Bureau of Land Management approves Blue Valley Ranch land exchange
On Tuesday, Jan. 17, the Bureau of Land Management released its Notice of Decision approving the Blue Valley Land Exchange. The notice read that the exchange will increase public access to fishing, hunting and other recreation areas in Grand and Summit counties.
The Grand County Board of Commissioners released a statement applauding the BLM’s decision Tuesday. The statement said the commissioners expect the exchange will allow more than 1,000 acres to be opened to the public for recreation activities and provide better access to the Blue River and Green Mountain.
The statement also highlights the creation of the Confluence Recreation Area, which will add more than 2 miles of walking trails, 2 miles of new contiguous fishing access on the Blue River, takeouts and rest stops for river floaters, a boat ramp, river habitat enhancements for a mile-long fishery, a picnic area, two parking areas, wheelchair-accessible fishing platforms and more.
Outside of the recreation area, the statement read upstream anglers will gain walk-in access to over 1.5 miles of the Blue River in Green Mountain Canyon. It also states Blue Valley Ranch will pay for the development of the new features and river restoration.
Both of Colorado’s U.S. senators also came out in support of the exchange on social media.
“Making public lands accessible to the public is a top priority, and this is great news for outdoor rec, conservation, and the anglers, rafters and kayakers who enjoy the Blue River,” wrote Sen. John Hickenlooper in a tweet.
Sen. Michael Bennet also took to Twitter to applaud the move and the work by BLM, Grand County and Summit County officials who helped make it possible, calling it “great news for CO anglers, rafters, and all advocates of the lower Blue River.”
Colorado Wild Public Lands, an organization that monitors land exchanges, expressed concerns about the exchange in 2021. On Jan. 10, a the organization put out a news release announcing that the BLM had just released documents requested through the Freedom of Information Act over a year earlier, in July 2021.
The organization called the released document, the Draft Binding Land Exchange Agreement, vital to the public’s understanding of the exchange in its news release. Graham Ward, the executive director for Colorado Wild Public Lands, wrote in a statement to Sky-Hi News that the draft agreement shows the exchange “is riddled with problems.”
“Insufficient protections to preserve important resources, overly restrictive permissible uses on new recreational opportunities, and inadequate guarantees that those opportunities will even exist, among other details that will set dangerous precedent for future exchanges,” Ward wrote.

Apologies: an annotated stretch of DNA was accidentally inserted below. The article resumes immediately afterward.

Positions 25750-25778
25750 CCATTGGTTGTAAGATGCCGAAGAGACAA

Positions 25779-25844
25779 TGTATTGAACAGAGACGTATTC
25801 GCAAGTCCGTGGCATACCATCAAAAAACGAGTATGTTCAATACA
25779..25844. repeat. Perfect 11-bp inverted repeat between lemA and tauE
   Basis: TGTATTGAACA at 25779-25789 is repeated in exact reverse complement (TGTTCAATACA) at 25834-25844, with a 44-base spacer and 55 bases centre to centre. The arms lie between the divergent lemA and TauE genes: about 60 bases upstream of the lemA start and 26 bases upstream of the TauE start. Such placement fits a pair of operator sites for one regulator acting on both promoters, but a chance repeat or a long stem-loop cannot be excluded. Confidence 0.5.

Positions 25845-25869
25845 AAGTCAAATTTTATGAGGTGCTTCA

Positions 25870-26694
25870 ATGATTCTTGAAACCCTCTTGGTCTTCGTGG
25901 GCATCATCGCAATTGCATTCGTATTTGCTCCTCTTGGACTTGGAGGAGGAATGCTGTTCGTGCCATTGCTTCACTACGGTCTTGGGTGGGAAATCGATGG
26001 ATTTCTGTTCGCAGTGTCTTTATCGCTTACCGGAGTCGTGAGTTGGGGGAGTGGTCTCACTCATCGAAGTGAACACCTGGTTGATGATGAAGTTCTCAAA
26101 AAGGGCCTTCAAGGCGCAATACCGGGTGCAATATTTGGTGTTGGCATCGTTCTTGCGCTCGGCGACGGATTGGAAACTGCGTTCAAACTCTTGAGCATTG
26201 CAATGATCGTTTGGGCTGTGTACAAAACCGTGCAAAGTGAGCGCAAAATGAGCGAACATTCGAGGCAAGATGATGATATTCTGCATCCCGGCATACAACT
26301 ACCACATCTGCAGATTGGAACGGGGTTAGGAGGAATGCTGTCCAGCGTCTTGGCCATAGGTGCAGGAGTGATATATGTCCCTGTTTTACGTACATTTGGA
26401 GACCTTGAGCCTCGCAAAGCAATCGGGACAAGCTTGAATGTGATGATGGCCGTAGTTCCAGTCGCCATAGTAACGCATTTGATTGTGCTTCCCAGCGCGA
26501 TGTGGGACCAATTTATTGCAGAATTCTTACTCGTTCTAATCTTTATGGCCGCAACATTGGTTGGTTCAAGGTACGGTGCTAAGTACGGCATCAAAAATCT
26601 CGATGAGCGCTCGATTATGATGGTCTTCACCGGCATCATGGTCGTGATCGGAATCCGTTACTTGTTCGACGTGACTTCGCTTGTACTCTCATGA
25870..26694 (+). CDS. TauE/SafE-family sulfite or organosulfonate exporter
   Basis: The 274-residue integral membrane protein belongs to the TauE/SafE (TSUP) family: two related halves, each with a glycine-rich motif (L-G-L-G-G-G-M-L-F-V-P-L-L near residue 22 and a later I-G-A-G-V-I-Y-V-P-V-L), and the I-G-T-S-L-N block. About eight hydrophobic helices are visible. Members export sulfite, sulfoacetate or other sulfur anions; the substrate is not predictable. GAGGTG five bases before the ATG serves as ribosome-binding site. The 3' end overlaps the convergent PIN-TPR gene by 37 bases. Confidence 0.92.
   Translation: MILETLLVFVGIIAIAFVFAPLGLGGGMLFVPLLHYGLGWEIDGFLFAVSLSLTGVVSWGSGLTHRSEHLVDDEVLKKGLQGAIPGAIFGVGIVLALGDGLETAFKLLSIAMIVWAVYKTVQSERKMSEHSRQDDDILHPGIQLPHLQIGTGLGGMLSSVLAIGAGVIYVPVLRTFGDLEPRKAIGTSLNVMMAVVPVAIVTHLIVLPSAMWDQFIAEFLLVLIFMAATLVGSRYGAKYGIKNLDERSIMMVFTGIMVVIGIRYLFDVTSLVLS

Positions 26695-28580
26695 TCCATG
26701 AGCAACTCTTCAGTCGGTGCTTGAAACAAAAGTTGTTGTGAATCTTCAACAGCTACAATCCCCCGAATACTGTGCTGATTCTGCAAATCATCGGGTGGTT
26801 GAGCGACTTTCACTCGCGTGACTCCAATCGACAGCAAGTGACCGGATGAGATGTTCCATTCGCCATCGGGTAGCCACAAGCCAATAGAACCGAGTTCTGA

The draft agreement BLM released in January was current in July 2021, and Ward wrote that the fully-updated version of the agreement was not released until Jan. 12, five days before the bureau announced its decision. Colorado Wild Public Lands takes issue with the amount of time BLM took to release the first unredacted document and the short period of time between the second document’s release and the BLM’s approval.
Ward added that his organization is preparing a protest to the decision because it believes the public will lose valuable resources and its ability to have its voice heard on land management decisions as a result of the exchange. The organization welcomes input at email@example.com.
A news release from Blue Valley Ranch on Tuesday celebrated the decision, stating the deal increases acreage of public open spaces, puts millions of dollars towards recreation and ecological improvements and protects Green Mountain and San Toy Mountain from future development.
The release also includes quotes supporting the BLM’s decision from representatives of the Friends of the Lower Blue River, Colorado Wildlife Federation, Colorado River Headwaters Chapter of Trout Unlimited, Blue Valley Sportsmen Club and others.
The BLM announcement stated land ownership and public access will not change until the bureau and Galloway Inc., Owner of Blue Valley Ranch, formally close on the exchange. It also mentions that the bureau’s Notice of Decision began a 45-day protest period. Protests must be submitted by March 2, to firstname.lastname@example.org or by mail to BLM KFO, Land Exchange Protest, PO Box 68, Kremmling, CO 80459.
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